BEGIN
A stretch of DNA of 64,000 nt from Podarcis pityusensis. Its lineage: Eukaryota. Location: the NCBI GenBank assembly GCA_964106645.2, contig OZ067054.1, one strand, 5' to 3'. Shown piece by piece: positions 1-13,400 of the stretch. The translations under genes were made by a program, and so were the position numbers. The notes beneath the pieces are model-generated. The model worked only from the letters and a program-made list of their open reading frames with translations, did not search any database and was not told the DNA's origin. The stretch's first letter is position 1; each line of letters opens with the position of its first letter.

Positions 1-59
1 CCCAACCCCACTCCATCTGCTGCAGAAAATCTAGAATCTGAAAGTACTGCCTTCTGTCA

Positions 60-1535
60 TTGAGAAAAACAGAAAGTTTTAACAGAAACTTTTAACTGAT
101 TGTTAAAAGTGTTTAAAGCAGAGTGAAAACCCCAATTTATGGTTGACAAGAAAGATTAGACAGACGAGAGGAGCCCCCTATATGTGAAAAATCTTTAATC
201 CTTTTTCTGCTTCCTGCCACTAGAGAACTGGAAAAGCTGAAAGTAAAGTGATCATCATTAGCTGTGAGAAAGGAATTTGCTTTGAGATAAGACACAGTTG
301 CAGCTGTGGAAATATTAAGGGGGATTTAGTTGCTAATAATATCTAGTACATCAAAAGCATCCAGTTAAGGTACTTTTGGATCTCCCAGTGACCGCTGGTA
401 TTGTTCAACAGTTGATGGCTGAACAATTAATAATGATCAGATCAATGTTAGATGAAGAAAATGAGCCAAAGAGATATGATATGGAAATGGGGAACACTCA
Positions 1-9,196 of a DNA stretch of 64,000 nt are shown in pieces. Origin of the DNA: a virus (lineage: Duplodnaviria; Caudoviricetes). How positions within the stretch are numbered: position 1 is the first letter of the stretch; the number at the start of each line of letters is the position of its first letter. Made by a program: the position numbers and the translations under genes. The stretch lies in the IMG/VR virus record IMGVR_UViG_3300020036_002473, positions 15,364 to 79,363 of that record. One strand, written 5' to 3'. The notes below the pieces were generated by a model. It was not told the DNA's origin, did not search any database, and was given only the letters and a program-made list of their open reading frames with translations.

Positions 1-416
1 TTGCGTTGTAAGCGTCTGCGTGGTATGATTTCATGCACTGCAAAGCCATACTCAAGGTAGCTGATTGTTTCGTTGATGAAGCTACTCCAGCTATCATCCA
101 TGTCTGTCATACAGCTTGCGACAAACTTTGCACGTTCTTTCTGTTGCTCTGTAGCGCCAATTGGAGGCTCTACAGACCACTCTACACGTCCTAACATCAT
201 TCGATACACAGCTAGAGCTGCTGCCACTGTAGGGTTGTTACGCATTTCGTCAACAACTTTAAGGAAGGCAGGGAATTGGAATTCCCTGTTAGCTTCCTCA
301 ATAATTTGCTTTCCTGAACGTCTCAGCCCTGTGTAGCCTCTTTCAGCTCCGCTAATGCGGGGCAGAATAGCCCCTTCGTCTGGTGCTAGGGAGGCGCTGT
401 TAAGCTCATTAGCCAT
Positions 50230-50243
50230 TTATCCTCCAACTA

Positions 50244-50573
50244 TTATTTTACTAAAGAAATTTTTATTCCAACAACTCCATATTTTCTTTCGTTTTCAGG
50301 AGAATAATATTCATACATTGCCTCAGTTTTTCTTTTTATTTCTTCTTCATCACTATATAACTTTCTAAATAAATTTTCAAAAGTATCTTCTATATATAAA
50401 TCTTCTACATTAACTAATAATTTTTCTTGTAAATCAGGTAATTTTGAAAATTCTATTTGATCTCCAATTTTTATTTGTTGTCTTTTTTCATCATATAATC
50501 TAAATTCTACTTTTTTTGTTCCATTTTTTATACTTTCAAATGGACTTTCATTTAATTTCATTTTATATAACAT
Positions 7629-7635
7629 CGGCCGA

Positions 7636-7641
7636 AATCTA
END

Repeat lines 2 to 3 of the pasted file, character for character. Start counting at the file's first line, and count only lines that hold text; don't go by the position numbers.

Positions 1-59
1 CCCAACCCCACTCCATCTGCTGCAGAAAATCTAGAATCTGAAAGTACTGCCTTCTGTCA